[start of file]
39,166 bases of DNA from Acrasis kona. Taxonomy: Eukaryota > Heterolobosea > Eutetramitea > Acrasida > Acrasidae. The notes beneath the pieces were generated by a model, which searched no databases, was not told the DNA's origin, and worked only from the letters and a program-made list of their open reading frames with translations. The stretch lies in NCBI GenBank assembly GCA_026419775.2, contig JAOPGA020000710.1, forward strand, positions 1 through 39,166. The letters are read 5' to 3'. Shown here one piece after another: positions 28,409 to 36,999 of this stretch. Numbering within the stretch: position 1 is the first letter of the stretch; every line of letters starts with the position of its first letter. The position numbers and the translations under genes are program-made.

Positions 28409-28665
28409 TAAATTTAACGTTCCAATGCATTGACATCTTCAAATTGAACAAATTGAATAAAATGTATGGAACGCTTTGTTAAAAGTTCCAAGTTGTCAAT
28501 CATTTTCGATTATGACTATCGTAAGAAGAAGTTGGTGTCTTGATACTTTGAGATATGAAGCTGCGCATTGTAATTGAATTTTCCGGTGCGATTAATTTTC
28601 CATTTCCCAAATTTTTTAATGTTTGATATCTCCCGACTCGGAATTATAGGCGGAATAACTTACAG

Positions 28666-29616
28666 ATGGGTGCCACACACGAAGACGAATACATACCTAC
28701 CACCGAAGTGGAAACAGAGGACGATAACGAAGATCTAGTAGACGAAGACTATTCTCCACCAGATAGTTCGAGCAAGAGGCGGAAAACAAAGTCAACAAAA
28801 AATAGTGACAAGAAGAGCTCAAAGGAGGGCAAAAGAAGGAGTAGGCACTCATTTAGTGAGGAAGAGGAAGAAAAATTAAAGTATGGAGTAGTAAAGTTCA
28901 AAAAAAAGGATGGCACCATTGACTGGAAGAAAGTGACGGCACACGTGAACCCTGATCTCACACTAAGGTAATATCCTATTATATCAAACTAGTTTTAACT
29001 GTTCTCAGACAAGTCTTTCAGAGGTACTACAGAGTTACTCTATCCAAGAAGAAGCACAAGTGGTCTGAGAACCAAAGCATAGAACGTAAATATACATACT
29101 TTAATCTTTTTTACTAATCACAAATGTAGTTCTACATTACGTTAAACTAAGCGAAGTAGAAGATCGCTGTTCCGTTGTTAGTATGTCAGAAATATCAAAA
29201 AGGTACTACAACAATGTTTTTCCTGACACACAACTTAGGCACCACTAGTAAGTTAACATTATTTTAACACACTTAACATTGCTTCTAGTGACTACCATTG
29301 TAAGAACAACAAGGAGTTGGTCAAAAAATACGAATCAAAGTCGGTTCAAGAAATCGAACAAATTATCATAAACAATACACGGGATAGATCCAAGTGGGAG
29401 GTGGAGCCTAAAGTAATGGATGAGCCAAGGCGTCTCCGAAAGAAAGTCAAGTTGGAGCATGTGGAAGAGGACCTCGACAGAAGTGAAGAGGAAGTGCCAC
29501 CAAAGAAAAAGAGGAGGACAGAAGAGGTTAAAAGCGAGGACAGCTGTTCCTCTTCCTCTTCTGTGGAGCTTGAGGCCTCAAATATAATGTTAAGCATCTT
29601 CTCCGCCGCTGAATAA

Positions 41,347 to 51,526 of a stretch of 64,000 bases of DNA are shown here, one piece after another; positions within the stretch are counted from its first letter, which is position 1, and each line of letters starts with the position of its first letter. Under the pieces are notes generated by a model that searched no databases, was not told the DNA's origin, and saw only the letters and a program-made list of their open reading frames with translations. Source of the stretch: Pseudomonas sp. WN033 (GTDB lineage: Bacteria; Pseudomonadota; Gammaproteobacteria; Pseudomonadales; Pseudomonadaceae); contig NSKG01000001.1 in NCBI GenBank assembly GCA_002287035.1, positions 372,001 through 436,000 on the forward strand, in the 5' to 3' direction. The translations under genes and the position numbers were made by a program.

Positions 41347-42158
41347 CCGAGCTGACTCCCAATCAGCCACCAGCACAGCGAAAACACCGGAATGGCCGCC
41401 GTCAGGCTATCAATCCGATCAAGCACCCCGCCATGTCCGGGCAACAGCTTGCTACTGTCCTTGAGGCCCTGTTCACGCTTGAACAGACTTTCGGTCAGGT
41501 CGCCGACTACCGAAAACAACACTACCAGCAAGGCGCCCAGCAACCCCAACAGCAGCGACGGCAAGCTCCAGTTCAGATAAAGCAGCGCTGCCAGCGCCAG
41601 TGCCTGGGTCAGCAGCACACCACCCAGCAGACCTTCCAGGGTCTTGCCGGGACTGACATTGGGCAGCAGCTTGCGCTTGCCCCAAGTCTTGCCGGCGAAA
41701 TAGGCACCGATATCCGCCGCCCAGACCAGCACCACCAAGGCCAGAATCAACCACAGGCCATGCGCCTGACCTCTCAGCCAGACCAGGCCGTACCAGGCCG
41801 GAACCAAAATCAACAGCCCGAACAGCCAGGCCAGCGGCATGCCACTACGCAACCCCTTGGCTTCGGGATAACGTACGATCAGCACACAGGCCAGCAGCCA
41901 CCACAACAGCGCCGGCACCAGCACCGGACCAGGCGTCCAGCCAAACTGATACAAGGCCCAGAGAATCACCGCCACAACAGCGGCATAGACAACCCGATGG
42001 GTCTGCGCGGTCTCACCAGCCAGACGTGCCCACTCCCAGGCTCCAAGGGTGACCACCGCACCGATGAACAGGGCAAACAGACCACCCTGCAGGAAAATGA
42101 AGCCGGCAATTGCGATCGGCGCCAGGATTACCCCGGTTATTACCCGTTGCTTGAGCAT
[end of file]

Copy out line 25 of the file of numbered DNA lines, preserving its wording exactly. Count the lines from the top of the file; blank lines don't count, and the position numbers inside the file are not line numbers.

41801 GAACCAAAATCAACAGCCCGAACAGCCAGGCCAGCGGCATGCCACTACGCAACCCCTTGGCTTCGGGATAACGTACGATCAGCACACAGGCCAGCAGCCA